The Hanging of Angelique by Afua Cooper

One of the poems in How She Read by Chantal Gibson, Excerpts: Marie-Joseph Angelique, Montreal 1734, sparked my interest in a Canadian historical figure: Marie-Joseph Angelique, a Black enslaved woman who lived in Montreal for the last 10 years of her life. She was executed after being convicted of arson in Montreal in 1734. Gibson’s poem referenced a non-fiction work, The Hanging of Angelique, by Dr. Afua Cooper. Dr. Cooper is a Professor of Sociology and Social Anthropology at Dalhousie University, the former Poet Laureate of Halifax, and the author of numerous volumes of poetry. I checked the book out from the library, and I’m really glad that I did.

Question: Did legal slavery exist in Canada? I have no memory of learning this in school. I asked my hubby and he also didn’t think so. We both had the notion that slavery didn’t occur in Canada, because we only learned about the north-bound Underground Railway. Turns out, this is incorrect. Slavery was a formal institution in Canada for over 200 years. We are technically speaking of the colonial region of New France in the 1600 and 1700s, as Britain didn’t conquer the region until 1760. Legalized slavery was well established in New France (informally called Canada at the time), and didn’t even end under British rule until 1834. Usually the mercantile or upper class owned slaves, who could be Aboriginal or Black.

The Hanging of Angelique, nominated for the Governor General’s Literary Award for Non-Fiction in 2006, is the result of Dr. Afua Cooper’s extensive research on the life of Angelique. The written records are scant. She was born in Portugal as a slave, was sold to a Flemish man who brought her to the New World, and then later sold to a mercantile family in Montreal in 1725. She was accused of setting the fire of Montreal in 1734, which destroyed a huge amount of the city. Much of the written record comes from the trial transcripts. Angelique maintained her innocence, but given a mountain of circumstantial witness evidence that pointed to her culpability, she was found guilty and executed after she was tortured, by hanging.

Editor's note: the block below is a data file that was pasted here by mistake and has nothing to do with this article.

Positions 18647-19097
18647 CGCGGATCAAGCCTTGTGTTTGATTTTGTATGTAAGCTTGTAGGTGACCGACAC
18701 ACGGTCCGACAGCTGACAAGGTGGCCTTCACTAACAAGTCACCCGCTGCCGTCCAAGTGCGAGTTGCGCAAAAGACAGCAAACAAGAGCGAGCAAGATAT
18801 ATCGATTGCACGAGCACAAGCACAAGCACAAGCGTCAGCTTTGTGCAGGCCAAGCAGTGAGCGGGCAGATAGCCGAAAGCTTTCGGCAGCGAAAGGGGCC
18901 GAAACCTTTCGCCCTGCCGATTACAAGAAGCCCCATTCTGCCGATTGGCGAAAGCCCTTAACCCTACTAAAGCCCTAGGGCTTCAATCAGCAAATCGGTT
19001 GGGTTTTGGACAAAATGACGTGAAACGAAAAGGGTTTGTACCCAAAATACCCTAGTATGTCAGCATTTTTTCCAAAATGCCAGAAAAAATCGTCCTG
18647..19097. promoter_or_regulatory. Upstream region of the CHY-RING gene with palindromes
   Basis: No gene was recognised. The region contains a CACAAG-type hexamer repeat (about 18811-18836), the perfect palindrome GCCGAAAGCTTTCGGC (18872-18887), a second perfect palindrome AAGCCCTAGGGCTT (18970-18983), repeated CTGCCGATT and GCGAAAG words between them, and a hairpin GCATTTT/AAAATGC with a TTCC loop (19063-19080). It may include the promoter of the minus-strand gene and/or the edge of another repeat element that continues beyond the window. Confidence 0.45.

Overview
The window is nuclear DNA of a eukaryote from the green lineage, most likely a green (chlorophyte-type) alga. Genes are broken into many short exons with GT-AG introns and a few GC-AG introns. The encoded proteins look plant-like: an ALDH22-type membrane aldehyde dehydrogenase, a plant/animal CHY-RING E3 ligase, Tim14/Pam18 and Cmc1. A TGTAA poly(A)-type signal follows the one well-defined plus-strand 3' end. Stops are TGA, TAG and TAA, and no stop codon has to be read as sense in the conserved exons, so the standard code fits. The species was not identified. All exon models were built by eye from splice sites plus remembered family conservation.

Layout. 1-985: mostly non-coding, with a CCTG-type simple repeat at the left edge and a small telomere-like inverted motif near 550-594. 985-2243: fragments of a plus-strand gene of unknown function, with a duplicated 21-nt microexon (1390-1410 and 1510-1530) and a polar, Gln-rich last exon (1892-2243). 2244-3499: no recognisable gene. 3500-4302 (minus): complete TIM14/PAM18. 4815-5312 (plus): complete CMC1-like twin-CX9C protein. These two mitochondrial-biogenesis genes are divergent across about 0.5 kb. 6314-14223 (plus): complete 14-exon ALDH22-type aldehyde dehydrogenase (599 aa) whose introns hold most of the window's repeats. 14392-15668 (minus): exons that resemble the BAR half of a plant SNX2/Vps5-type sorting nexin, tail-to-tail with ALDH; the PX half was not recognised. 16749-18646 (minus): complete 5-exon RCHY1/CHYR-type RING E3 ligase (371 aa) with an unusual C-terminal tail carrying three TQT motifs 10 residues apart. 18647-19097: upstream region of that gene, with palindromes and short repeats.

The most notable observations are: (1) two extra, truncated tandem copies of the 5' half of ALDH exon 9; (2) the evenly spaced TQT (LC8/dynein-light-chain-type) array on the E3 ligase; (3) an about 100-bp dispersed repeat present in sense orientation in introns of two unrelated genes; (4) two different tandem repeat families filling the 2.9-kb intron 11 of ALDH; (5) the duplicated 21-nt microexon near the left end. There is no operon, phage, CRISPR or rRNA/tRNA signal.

The book is a remarkable feat, and I decided to spend two days just immersing myself in it. Cooper uses the story of Angelique as a scaffolding to give us chapters on the history of slavery in Europe, starting with Portugal, how this practice migrated to the New World, in including New France. We then have chapters on life in New France, Montreal and the social conventions that facilitated slavery. There were fewer enslaved persons in Canada than the south, and they often did domestic work, but Cooper makes the point that slavery in Canada was not “easier” or “gentler”; rather, evidence of the rebellion and escape attempts of enslaved persons shows us how truly intolerable the practice was in New France. Cooper points out to us, “Canada might not have been a slave society-that is, a society whose economy was based on slavery-but it was a society with slaves.”

This is evident in the story of Angelique as we know it. She rebelled, talked back to, and threatened her owner. She had probably set a house fire before, and tried to escape, though was hunted down and returned to Montreal. Subsequently, her owner informed her she had been sold, and come spring would be transported to the West Indies, which must have been a hugely frightening prospect. I cannot imagine such a sense of hopelessness.

I liked the structure of the book, with each section detailing a different historical aspect of the slave trade in order to build Angelique’s world. It helped me to understand the context of her life and purported actions. Be warned, the historical details are dense and long at times, but I think they are worth reviewing as an excellent history lesson. I loved the sections where Cooper brought Angelique to life. She had to speculate a great deal, and this is evident as she writes. These portions almost seem novelized, and Cooper gave opinions of Angelique’s possible thoughts and motivations. Cooper held Angelique with great care and compassion as she wrote, which I appreciated. It was poignant when she described the lack of knowledge we have of her: “We have no physical description of Angelique…We know that she was an, ‘esclave de la nation negresse.’ A Black slave woman.” Cooper goes on to ask questions about her, how she lived, what indignities she may have endured. Historians call her Marie-Joseph Angelique, but that was a name imposed on her when she was baptized by her new Montreal owners. No one knows her real name.

For me, this book was an important history lesson, and will add to the reading that I am doing to educate myself about our true history in all of its complexity. It sparked some great discussion in my household, which is part of the process of re-education and learning. I hope that you add this to your reading list.